Ram, a blogger, who is compiling “coming-out stories” articulates the same even more directly. Apart from underlining what it would do for his immediate community, he says, “The judgement is brilliant, historic and momentous, especially when you consider the kind of government we have now, which is dictating what people should eat, wear and what kind of partner they should select!”

The road ahead

But even as jubilations continue, the LTBTQ+ community and the activists and legal fraternity who have waged a sustained and difficult battle to arrive where they stand today, are all too aware of the realities of the road ahead. Voices of reason and caution are heard from every individual spoken to; questions over how and when the community will truly be a part of mainstream society cannot be missed, even when the celebratory noise is at its loudest.

30-year-old Grace Banu, founder-director of the Trans Rights Now collective, still remembers her adolescence clearly. She felt trapped in a boy’s body, led an isolated life with no friends and suffered every day. “The boys, who got a hint of my sexuality through my behaviour, would peek into the restroom when I went inside. Their curiosity made me even more uncomfortable. I stopped using the loo in school, suffering every day for almost 8 to 9 hours. I remember running back home after school to relieve myself,” says Grace, wondering how long it will take for such realities to change. ““There is no doubt that the judgement has opened up a path. But how many can accept us?” she questions, emphasising the need for creating awareness in every nook and corner of the country.

Dolly Koshy, an IT professional from Bengaluru, is also skeptical about how society would adapt. “General social psychology is one of rejecting anyone who is in a same-sex relationship, because of the innate feeling that it is not natural. I have never had the support system, not even from my family, that would have enabled me to build and sustain a stable and happy relationship with a partner,” says Dolly. “People are no different today because of the Court’s verdict on Section 377, there is still a lot of homophobia. The judgment cannot do much to change that.”

Anjali concurs that social attitude cannot be changed overnight. But she is hopeful, “What we do have now is a strong law protecting all citizens of the country, allowing them to come out in the open. Look at what happened when the Delhi High Court verdict came out in 2009, till the Supreme Court reversed it in 2013. It enabled a large number of people to bravely come out. So, I do believe acceptance will go up. This strong law will help usher in change over a period of time, and push other things in place.”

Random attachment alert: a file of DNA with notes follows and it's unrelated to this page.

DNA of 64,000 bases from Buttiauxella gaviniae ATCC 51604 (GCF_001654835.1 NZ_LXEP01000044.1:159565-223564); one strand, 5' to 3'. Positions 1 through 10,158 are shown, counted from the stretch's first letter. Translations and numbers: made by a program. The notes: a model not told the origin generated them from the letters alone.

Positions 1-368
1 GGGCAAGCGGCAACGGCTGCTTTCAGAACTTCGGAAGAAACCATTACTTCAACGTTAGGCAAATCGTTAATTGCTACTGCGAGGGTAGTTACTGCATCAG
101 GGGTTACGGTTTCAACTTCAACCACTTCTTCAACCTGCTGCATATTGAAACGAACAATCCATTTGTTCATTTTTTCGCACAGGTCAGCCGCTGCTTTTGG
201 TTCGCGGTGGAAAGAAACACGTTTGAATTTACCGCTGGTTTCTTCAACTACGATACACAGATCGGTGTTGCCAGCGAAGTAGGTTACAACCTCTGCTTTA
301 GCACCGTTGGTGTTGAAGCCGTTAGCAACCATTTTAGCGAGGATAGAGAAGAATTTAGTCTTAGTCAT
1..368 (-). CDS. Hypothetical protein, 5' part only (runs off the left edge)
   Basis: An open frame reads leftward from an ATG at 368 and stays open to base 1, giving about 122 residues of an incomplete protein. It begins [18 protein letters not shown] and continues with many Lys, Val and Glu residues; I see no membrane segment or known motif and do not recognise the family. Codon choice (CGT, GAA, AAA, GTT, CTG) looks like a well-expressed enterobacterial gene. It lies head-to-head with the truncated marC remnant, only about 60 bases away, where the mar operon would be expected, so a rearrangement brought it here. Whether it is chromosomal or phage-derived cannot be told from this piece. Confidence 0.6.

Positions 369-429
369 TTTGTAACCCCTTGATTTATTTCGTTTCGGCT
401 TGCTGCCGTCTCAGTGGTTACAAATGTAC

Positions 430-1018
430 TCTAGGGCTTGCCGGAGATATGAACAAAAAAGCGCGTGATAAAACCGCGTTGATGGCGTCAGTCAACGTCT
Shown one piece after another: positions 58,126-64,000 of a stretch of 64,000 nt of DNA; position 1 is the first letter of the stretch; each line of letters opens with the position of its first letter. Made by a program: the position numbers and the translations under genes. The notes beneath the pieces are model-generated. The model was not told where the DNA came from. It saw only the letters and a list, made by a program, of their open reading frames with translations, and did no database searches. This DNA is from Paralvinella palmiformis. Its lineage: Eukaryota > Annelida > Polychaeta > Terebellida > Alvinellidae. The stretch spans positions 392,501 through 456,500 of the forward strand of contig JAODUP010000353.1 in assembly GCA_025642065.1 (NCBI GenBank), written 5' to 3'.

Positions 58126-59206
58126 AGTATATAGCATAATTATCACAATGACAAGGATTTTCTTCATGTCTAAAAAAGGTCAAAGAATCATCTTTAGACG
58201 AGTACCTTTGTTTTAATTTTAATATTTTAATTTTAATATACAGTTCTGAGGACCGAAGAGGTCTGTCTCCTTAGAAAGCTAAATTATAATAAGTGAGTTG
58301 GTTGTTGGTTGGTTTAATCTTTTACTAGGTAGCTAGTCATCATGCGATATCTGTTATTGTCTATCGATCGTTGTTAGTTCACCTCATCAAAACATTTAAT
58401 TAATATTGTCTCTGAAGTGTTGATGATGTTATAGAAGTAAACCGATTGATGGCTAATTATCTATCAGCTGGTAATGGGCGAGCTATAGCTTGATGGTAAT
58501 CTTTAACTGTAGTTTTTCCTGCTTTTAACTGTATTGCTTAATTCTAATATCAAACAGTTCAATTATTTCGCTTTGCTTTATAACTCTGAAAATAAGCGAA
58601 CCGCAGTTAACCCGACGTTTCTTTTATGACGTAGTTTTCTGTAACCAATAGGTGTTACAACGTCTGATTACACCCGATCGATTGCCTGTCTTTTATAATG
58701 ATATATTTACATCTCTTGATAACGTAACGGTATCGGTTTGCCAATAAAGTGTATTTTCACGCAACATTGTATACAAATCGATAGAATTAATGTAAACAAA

Mumbai-based filmmaker, photographer and artist Arnab Nandy, whose heartwarming social media post describing his parents’ reaction to the judgement went viral immediately after the verdict, views the current development as a very important step towards a progressive India. But he too is cautious in tone as he says, “There is a lot of stigma attached to homosexuality. Stigma and stereotypes. Society tries to find a wife and husband even in the homosexual couple, which boils down to a basic disrespect for our choices and fuels the concept of heteronormativity. The country still has a long way to go towards real understanding and inclusion of various sexualities.”

Jayna makes another very important point in how the verdict might pan out in the everyday scheme of things. “We need to understand and remember that our rape laws are gender specific; only the rape of a woman can be prosecuted under Section 375. A male rape can be reported and prosecuted only under Section 377 and this has been retained.  A common narrative against the transgender community has been that they kidnap young boys and sexually assault them. In 2014, 14 cases were filed (though not under the section 377) in a case in Hassan, mostly against the transgender community, accusing them of kidnap, assault and attempted murder of a young person, who had in fact identified himself as trans and had even submitted an affidavit. This was done by his own family. So it will take time before the implications of this verdict is felt in our society in a big way. But I am happy we have started.”

Many, including Gowthaman Ranganathan, are pinning hopes on the fact that the order has explicitly issued directions for the judgment to be disseminated widely and for sensitization to be ensured in even remote locations, including rural police stations. “We, who have been part of the long legal struggle, hope that this landmark judgment will not remain only in text, but seep into the everyday lives of LGBT people,” he says. 

American diversity lawyer Verna Myers’ quote has been repeated often and across contexts. “Diversity is being invited to the party; inclusion is being asked to dance,” she had said. Today in our country, as one speaks to the countless people who have been involved in the fight to ensure rights of people with alternative sexualities, one thing stands out most starkly. While the community is ecstatic over the guarantee of a space of legitimacy in the party, they continue to prepare themselves for the long haul towards the invitation to dance.

[With inputs from Laasya Shekhar, Seema Prasad, Manasi Paresh Kumar and Revathi Siva Kumar]